Having a warrant out for your arrest can be distressing. While no one plans to get arrested, it’s good to equip yourself with the knowledge of what needs to be done in case you find yourself in a sticky situation.
How to Pay Bail on Outstanding Warrants
In most circumstances, you cannot be arrest without a warrant for your arrest being issued first. There are some notable exceptions to this rule, such as a police officer personally witnessing the crime, or to prevent the person in question from causing physical harm to themselves, others, or property. Also note that, if there is a warrant issued against you, some state “No Bail” directly on them, meaning you will be unable to post. Serious charges, such as felonies, will also likely not have an option for bail.
If you warrant allows bail, you have options. Most people utilize bail bond services to keep them out of jail. Bail Bond agencies can post a surety bond on your behalf in order to keep you on the streets. Your warrant will be rescinded and you will receive a date to appear in court. You can also turn yourself in to law enforcement. Call the court with you case number to determine your options. Specific cases allow you to “post and forfeit’, meaning the warrant will be recalled, closing the case. Keep in mind that if you pay bail with cash, your court fees may be higher.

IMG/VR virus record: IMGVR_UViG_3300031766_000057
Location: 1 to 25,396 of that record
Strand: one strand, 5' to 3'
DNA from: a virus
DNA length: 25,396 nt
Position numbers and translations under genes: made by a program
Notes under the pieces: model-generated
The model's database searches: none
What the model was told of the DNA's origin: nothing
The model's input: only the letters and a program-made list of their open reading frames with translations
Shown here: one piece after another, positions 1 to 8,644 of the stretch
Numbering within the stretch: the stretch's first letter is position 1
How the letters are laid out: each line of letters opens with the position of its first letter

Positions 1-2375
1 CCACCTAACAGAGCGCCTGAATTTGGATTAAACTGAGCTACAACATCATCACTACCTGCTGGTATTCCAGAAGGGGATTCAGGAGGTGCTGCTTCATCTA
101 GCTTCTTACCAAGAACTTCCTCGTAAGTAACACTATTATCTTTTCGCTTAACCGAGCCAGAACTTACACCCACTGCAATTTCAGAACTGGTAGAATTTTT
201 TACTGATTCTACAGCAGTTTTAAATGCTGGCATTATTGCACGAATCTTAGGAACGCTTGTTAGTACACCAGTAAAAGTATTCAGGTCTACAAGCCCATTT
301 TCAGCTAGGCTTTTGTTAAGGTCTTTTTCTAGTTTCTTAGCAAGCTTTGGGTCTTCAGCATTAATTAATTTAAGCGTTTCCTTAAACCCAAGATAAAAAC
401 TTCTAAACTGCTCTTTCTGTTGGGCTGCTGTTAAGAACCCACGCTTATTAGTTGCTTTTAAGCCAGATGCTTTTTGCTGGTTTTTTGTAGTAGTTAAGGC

Outstanding Warrants with No Bail Set
If there is no bail set, you still have choices. An accused can turn themselves into law enforcement, resulting in either being released on their own recognizance, or remaining in jail until it is determined whether you are eligible for bail. You may also a hearing by being placed on the walk-in warrant calendar, though this is not always available. Showing up when your original case was to be heard can prove beneficial here, as you can request to be placed on the hearing docket. Bail may be set during this time, which can be paid normally or with a bail bondsman.